- The Indian American has been covering Capitol Hill, congressional races and the presidential campaigns for the past several years.
Manu Raju, CNN’s Senior Congressional Correspondent has been promoted to be its Chief Congressional Correspondent, the network announced on Jan. 11. A prominent presence on the cable network, the Indian American has been covering Capitol Hill, congressional races and the presidential campaigns for the past several years.
Last week, Raju was witness to the Jan. 6 Capitol Hill siege. From inside the Capitol Hill, he continued to provide live coverage of the events as they unfolded, and kept viewers abreast of what’s going on. At a point, he was whisked to an undisclosed location to hide from the rioters.
Speaking to Brian Stelter on CNN’s “Reliable Sources” on Jan. 10, Raju said the Capitol Hill “was almost like a war zone,” and noted that the riot could have turned into a “mass, mass casualty event.”
In a Jan. 9 tweet, Raju wrote: “Took a walk through the Capitol today and remnants from Wednesday are still visible. The top photo is a cleaning crew in the Crypt. The last photo of the door with police tape is the same door to the West Front where the mob came through like a battering ram and crushed an officer.”
In a Facebook post on Jan. 6, his brother, Sharat Raju wrote: “Since the 2015 primaries, our family has been a little bit to very concerned about Manu’s safety when in public covering rallies or just being out where people know who he is — you know, given the whole ‘the Press are the enemy of the people’ thing,” he wrote. “It’s sort of hard to believe that we had to also worry while he was inside the US CAPITOL BUILDING — a place that should be one of the most guarded places on the planet, especially when they are COUNTING THE VOTES to ensure the peaceful transfer of power at the heart of American democracy.” Sharat Raju, a director and writer, known for making documentaries and films about the lives of immigrants in American society, is married to Valerie Kaur, a Sikh activist, filmmaker, and civil rights lawyer.
“Raju has developed a reputation as a reporter who can find out what politicians are privately discussing out of the public’s view,” a profile on Manu on the U.S. Chamber of Commerce website says. “And he is well known for his sharp and skillful questioning of politicians, a skill he showcased in 2014 when he moderated debates in two of the biggest races in the country — for a key Senate seat in Colorado and a hotly contested governor’s race there as well.”
In a 2018 interview with India Abroad, Raju spoke about covering the Trump White House, and on how press briefings have grown less frequent and fact-checking has grown more commonplace. “It’s not easy for reporters to challenge the GOP lawmakers in the Senate and House to react to the president’s falsehoods, because for the most part, there are very few members in the Republican Party in Congress, except the ones who are retiring or not running for re-election, who want to speak up against the president because they are so concerned about how it will impact them back home with their own supporters,” he said.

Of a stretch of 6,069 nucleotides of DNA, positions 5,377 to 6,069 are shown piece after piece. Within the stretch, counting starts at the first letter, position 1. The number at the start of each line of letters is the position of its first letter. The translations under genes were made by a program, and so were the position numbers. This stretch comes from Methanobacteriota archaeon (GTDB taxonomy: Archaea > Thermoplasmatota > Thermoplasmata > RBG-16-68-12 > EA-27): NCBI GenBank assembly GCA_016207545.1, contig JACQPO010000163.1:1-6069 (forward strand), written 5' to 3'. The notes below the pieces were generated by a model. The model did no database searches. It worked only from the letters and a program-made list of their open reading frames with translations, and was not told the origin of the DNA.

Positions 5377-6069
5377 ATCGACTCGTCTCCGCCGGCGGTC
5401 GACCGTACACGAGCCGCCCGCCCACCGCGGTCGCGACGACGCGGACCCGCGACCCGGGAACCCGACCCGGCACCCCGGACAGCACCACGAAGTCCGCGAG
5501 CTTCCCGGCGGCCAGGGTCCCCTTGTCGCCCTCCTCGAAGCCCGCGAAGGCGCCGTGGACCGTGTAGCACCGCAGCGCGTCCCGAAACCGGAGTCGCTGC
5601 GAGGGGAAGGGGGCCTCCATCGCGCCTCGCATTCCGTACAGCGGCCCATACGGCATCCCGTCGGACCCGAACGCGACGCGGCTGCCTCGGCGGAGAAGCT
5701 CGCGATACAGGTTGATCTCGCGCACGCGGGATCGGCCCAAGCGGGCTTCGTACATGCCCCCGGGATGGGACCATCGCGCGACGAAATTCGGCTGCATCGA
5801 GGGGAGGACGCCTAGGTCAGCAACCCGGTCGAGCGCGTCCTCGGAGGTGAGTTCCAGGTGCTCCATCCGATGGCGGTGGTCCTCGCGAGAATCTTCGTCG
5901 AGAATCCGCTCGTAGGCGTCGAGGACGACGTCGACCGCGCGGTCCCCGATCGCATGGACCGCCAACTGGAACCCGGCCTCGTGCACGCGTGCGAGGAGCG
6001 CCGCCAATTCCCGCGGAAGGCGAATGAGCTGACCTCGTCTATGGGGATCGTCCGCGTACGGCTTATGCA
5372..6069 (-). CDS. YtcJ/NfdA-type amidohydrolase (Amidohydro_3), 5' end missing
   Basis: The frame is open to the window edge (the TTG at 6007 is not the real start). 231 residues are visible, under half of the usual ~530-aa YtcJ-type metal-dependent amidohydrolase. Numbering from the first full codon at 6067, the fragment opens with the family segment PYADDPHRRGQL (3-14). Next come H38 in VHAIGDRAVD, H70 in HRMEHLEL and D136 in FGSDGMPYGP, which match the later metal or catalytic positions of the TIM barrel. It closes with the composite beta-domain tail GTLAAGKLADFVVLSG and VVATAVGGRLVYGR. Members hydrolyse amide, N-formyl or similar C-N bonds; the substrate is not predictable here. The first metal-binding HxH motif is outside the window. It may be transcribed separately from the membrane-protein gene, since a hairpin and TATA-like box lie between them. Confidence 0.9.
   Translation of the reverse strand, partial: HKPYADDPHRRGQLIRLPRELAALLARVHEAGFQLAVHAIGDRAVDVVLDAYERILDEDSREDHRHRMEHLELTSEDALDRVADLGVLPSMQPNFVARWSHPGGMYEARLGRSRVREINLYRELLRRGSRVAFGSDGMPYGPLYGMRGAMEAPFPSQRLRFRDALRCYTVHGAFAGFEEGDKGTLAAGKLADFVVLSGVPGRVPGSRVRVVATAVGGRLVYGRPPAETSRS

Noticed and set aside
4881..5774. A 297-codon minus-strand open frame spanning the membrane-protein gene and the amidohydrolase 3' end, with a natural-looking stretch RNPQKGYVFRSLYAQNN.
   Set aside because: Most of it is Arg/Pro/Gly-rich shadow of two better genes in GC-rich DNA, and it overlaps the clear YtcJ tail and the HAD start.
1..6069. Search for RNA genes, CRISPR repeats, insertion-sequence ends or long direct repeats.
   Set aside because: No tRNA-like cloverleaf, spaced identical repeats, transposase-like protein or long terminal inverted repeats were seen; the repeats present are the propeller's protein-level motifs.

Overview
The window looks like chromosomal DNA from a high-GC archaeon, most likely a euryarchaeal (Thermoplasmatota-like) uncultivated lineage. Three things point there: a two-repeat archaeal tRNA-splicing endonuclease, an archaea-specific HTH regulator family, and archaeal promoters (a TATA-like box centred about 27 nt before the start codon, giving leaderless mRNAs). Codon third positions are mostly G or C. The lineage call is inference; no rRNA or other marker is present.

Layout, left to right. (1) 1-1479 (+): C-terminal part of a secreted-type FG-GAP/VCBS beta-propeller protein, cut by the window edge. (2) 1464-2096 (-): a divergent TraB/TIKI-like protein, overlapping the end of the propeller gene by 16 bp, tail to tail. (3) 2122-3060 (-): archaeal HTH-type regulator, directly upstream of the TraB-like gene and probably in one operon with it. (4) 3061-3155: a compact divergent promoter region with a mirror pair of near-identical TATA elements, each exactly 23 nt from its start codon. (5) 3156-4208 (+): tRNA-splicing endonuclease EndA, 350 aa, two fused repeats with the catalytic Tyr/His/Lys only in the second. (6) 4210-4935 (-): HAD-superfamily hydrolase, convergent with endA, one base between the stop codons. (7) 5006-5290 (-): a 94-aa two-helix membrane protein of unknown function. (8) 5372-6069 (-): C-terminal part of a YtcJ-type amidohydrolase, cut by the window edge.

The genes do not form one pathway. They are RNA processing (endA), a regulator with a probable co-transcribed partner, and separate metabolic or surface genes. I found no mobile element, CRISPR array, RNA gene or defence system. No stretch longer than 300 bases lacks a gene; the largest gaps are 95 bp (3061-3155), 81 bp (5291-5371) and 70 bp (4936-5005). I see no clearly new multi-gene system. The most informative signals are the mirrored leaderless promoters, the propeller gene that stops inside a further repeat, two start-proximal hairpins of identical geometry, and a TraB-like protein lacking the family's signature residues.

“So that has been an interesting dynamic to cover,” he said. Some of these lawmakers would “tell you one thing about the president, but publicly would come out and refuse to do anything or say anything to take him on because they are very concerned that it will hurt them politically if they are at war with each other.” Raju said that particularly on occasions that Trump says something utterly outrageous “and something completely false, some of these members don’t want to talk at all and they run away from us when they see us…We try to get reactions from them no matter what because they have to hold the executive branch accountable.”
Prior to joining CNN, Raju was a senior congressional reporter at Politico, and before that, he covered the Senate leadership for The Hill newspaper. Raju got his start in Washington as an associate editor and reporter at Inside Washington Publishers, where he covered federal environmental policy and later reported for Congressional Quarterly, writing about energy and environmental issues.
Raju has won multiple journalism awards for his reporting on the major battles consuming Washington and his coverage of campaign politics. In 2012, Raju was part of a team of four reporters who won the White House Correspondents Association’s prestigious Merriman Smith award for presidential reporting under deadline pressure for their coverage of the debt ceiling crisis. In 2015, Raju also was awarded first prize by the Society of Professional Journalists in D.C. for beat coverage of the 2014 midterm elections, and a Folio: Eddie Award for a feature profile on Sen. Elizabeth Warren (D-Mass.).
He is a graduate of the University of Wisconsin, a native of the greater Chicago area and a long-time Cubs and Bears fan. He got his start in media working at the student newspaper The Badger Herald at the University of Wisconsin-Madison, his alma mater. Raju hails from a family of writers, including his late grandfather, Gopalakrishna Adiga, a preeminent poet in the Kannada language whose works are widely studied in India today. Raju lives in Northwest D.C. with his wife, Archana Mehta and their twins.